Ireland 27 – Scotland 3
Ireland and Scotland faced off in a possibly very pivotal game in each of their Rugby World Cup (RWC) campaigns this Sunday morning.
A possibly pivotal game, as previously mentioned, this game was highly anticipated by many and a lot was expected from both sides.
The game started off very energetically with Stuart Hogg providing some early Halloween scares for the Irish.
Scotland looked to use the wide channels but Ireland defended well and began to take control. A great run by Iain Henderson paved the way for James Ryan to score. Johnny Sexton added the extra two from underneath the posts and Ireland had a 7-0 lead after seven minutes.
The ball switched hands a bit, Ireland’s ruck and Larmour shining, with former UL alumni, Conor Murray, getting an early knock.
Murray played on and kicked for a lineout after a penalty. The lineout went Ireland’s way and the maul dragged Rory Best over the line to score a controversial try. Sexton missed the conversion but a 12-0 lead after 16 minutes was a dream start for the boys in green.
Scotland posed a threat when Sean Maitland found space for Hogg and Tommy Seymour to run into but the Irish took control of it, albeit giving away a penalty. Greig Laidlaw, such a reliable player for the Scots, had no trouble in converting.
Aki went down injured due to the previous play and was replaced by Munster player, Chris Farrell.
Finn Russell threatened with his kicking, troubling Jacob Stockdale who made a handling error and put Scotland in a great position.
The Irish regained control with pressure and Munster’s Andrew Conway did brilliant to chase down Stuart Hogg and force a 5-metre scrum. Conor Murray and CJ Stander combined to grant Tadhg Furlong the opportunity to get over the line.
Murray converted as Sexton was getting treated, the Munster contingent proving hugely impactful.
Fitness seemed a problem for Ireland as their second change in the first 30 minutes was made when Peter O’Mahony, Munster captain, had to be replaced by Jack Conan.
Possession was almost equal but Ireland’s dominance was clear to see through their use of the ball. CJ Stander broke through the Scottish defence and brought Ireland close once more but the chance was wasted when a penalty was conceded.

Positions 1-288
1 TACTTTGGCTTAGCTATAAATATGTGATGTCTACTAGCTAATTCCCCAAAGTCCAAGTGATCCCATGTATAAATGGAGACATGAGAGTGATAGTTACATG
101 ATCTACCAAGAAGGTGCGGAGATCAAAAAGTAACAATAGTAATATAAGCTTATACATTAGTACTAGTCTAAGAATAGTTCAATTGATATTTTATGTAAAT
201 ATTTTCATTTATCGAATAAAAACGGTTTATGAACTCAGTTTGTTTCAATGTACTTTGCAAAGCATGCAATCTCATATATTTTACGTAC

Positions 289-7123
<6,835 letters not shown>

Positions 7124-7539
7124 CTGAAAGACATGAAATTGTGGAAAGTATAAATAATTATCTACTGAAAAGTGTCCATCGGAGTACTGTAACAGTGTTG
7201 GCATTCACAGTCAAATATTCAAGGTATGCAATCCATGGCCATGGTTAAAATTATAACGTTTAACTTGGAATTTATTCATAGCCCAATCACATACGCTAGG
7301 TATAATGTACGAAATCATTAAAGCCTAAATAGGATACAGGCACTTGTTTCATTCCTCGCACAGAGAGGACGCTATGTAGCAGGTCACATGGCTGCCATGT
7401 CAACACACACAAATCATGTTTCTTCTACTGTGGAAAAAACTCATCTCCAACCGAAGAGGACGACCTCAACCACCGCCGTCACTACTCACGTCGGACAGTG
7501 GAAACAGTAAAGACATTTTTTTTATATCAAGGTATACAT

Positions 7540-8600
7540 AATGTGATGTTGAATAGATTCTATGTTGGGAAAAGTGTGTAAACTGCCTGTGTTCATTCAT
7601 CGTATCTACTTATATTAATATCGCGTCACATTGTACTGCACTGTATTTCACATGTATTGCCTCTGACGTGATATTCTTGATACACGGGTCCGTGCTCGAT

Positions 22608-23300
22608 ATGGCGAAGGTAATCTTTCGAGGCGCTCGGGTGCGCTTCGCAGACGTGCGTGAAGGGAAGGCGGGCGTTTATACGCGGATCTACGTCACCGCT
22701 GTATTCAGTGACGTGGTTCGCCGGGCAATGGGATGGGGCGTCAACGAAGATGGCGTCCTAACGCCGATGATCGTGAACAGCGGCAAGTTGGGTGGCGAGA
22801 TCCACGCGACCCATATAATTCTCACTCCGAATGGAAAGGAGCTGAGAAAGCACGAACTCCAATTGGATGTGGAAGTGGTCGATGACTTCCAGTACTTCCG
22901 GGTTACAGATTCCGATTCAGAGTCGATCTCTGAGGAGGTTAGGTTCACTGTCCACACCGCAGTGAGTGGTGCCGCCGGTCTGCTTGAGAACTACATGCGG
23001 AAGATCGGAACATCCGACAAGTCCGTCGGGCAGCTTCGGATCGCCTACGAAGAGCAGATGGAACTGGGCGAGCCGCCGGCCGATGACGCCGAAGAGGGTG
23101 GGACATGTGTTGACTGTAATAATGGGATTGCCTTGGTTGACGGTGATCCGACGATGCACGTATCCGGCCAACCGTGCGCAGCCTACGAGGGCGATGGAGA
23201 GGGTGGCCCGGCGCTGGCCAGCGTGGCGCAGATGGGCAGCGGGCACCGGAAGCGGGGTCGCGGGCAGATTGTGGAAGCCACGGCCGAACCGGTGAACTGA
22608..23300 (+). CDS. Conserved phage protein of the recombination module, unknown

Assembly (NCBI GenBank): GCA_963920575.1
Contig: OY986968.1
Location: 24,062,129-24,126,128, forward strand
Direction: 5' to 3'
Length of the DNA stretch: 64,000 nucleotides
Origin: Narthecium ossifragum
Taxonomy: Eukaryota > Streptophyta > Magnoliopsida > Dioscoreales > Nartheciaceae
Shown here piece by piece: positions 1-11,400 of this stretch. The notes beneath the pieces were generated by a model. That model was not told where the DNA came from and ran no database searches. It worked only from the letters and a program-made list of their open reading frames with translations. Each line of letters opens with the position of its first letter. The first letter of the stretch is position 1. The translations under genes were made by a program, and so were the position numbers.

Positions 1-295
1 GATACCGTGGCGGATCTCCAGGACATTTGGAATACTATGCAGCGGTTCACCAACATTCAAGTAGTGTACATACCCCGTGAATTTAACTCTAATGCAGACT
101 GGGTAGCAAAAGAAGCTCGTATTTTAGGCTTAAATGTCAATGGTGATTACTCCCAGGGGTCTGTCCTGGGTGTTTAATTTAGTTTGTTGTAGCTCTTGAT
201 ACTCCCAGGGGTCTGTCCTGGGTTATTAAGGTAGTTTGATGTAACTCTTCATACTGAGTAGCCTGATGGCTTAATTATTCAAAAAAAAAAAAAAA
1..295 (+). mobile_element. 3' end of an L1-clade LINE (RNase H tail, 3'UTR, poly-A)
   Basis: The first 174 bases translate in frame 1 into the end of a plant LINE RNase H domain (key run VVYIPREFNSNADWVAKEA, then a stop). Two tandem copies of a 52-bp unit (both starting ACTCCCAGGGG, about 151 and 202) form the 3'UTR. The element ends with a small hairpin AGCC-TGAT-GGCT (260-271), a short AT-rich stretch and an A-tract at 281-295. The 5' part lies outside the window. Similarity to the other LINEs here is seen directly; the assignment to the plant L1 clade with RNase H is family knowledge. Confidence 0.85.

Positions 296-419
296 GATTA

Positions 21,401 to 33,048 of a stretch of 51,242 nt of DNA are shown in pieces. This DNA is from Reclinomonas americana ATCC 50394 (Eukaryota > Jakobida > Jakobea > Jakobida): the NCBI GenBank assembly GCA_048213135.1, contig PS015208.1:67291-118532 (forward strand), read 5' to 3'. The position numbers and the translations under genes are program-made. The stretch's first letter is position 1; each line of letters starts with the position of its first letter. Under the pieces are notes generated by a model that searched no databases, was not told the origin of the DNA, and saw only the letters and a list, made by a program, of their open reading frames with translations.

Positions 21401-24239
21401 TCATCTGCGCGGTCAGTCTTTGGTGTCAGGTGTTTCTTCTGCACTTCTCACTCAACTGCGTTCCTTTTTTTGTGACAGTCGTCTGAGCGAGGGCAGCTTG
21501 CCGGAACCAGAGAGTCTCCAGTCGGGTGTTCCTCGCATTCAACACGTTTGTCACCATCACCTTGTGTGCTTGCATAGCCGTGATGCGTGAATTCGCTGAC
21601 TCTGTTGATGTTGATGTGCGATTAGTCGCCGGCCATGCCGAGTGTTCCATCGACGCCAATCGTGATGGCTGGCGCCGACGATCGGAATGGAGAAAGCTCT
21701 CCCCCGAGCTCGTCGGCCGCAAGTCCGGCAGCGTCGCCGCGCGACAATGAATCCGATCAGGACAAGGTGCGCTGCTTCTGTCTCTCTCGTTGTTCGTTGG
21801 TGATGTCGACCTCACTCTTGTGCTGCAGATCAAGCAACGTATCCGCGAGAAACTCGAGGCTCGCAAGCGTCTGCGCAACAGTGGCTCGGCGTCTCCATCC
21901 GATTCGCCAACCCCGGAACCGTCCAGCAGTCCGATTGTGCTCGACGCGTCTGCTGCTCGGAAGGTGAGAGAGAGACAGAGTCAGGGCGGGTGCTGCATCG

Scotland looked to trouble in the 34th minute but Stockdale did well to force a scrum with an attack-stopping tackle. After the following scrum was won, Stockdale gained many metres with his now familiar Garryowen. The counter-ruck, however, stopped Ireland’s move, led by Sam Johnson.
Hamish Watson went down after tackling Conor Murray, who was Ireland’s talisman in the game – a performance his old university will be proud of.
Watson’s RWC is seemingly at an end after he was stretchered off, Fraser Brown, a hooker, the replacement for the openside flanker.
Murray finished the half off by missing a penalty, but Ireland entered the locker room at half time in full control. 19-3 was a well deserved scoreline at the break.
The second half could have started very well for Ireland if it weren’t for a clear push by Conway on Hogg. Scotland began to get into it after this, with Hogg standing out, using kicking tactically.
The ball switched hands often until Murray’s box kick was chased down by Conway. The ball fell to Larmour, who played Conway in for the bonus point try. Murray missed yet another kick, but his influence in the game was still huge.
Ireland continued to dominate after Murray went off, with Chris Farrell standing out amongst the XV on the pitch. An easy kick for Carty, brought along by Chris Farrell, put the lead to 24.
Hogg refused to back down and gained great distances with his runs, one of them resulting in a Tadhg Beirne sin bin. However, Scotland couldn’t capitalise with their penalty.
Scotland kept attacking, although appearing disheartened by the deficit. Ireland soaked up the pressure from the Scotsmen and turned the ball over consistently.
Ireland were happy to see the end of the game out. An emphatic 27-3 win is a great start and puts them in a promising position for a quarter-final match-up with former Munster coach, Rassie Erasmus and his group of re-emerging South Africans.
Scotland, on the other hand, will be extremely disappointed. Completely dominated for the full 80, they now have little chance of avoiding New Zealand if they get through. Russia and Samoa can prove to be easy games but Japan will be tough for both teams.
The Japan match-up will be very crucial for both teams, especially Scotland. If Scotland want to get through, they must beat the hosts. With Matsushima dismantling Russia and Scotland’s porous defence sure to be leaky, Hogg & co. could have a tougher time than many expect.
A fantastic start for the Irishmen, but even more will be needed for bigger matches like South Africa and others. Scotland could have scored if they were more focused and other teams will be. They must take this game as a promising start but they have to keep going.